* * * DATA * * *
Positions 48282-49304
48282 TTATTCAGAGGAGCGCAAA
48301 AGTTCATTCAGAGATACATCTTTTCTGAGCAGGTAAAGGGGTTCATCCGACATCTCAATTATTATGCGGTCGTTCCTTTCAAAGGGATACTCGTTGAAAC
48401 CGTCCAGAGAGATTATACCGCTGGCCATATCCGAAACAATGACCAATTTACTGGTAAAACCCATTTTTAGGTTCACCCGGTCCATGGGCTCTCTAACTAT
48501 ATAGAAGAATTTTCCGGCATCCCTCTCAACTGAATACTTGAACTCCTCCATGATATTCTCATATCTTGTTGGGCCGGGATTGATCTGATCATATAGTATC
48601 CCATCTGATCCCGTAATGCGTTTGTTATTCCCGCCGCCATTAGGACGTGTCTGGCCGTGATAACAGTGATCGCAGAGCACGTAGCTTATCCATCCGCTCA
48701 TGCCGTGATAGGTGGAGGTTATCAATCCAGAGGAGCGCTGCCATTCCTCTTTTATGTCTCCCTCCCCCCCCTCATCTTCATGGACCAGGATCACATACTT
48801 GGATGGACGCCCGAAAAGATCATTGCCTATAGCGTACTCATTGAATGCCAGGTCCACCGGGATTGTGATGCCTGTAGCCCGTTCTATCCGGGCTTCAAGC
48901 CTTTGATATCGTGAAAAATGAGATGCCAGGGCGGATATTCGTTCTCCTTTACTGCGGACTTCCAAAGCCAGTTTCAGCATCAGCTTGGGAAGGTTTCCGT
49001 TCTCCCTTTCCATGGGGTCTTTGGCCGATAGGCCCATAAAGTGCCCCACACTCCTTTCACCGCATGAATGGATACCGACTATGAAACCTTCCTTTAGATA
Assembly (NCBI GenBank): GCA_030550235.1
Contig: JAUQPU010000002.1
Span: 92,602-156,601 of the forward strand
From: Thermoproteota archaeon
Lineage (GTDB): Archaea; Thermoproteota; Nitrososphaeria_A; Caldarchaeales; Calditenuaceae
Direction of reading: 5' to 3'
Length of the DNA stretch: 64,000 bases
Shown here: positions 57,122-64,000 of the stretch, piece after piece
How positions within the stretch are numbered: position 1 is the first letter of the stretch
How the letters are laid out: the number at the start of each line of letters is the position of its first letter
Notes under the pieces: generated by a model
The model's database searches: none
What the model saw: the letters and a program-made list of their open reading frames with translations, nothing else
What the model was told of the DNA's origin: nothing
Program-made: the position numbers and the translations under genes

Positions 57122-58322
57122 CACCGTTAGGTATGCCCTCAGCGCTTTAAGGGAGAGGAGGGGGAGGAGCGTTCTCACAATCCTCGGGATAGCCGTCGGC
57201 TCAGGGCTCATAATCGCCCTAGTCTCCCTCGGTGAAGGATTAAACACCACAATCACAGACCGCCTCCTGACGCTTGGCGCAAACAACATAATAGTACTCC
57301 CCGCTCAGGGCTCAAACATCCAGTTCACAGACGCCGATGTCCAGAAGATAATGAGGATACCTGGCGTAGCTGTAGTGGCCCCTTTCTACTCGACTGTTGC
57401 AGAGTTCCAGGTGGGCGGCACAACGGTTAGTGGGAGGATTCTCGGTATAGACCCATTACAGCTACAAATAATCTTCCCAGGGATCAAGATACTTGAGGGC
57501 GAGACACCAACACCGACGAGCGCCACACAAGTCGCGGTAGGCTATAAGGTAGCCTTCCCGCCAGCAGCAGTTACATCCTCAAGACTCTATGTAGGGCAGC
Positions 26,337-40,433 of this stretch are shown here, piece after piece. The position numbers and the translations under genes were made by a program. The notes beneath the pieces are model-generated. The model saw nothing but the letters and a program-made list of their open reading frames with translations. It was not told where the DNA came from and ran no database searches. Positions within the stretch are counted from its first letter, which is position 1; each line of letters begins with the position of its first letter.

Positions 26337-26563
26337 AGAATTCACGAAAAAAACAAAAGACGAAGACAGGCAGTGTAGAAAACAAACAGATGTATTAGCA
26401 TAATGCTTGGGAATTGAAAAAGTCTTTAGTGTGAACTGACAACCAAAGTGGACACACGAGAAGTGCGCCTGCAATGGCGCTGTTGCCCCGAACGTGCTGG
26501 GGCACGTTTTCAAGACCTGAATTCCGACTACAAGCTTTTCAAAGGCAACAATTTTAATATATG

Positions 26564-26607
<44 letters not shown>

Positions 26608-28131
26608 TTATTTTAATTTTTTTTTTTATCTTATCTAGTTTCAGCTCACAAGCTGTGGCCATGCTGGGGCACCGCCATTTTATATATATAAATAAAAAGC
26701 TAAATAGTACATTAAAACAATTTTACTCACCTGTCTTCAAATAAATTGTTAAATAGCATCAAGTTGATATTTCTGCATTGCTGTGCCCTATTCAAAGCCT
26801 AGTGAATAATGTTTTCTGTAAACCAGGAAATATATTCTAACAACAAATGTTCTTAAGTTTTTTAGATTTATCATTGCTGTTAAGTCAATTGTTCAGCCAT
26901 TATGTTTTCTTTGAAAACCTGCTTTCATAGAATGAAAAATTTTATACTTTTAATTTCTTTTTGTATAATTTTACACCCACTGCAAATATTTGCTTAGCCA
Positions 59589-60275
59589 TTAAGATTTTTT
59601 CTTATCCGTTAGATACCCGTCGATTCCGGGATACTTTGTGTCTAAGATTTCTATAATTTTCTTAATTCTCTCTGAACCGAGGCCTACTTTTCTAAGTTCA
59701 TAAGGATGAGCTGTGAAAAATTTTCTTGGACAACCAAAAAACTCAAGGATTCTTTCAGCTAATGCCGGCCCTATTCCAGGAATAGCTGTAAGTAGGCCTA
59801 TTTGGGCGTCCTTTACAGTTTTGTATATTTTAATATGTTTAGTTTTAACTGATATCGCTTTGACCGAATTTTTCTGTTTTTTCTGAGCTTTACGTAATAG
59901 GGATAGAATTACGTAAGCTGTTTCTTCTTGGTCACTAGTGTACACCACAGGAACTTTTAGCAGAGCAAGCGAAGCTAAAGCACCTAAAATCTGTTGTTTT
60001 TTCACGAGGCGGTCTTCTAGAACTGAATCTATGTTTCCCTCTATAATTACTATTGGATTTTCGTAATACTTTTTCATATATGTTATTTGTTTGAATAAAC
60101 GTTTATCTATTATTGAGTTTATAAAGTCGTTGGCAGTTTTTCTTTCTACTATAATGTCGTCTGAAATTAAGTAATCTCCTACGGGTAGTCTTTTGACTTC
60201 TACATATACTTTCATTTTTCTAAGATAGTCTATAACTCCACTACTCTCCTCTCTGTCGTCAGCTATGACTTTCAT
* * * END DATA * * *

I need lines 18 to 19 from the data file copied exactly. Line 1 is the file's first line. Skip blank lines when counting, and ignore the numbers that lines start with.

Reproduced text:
Shown here: positions 57,122-64,000 of the stretch, piece after piece
How positions within the stretch are numbered: position 1 is the first letter of the stretch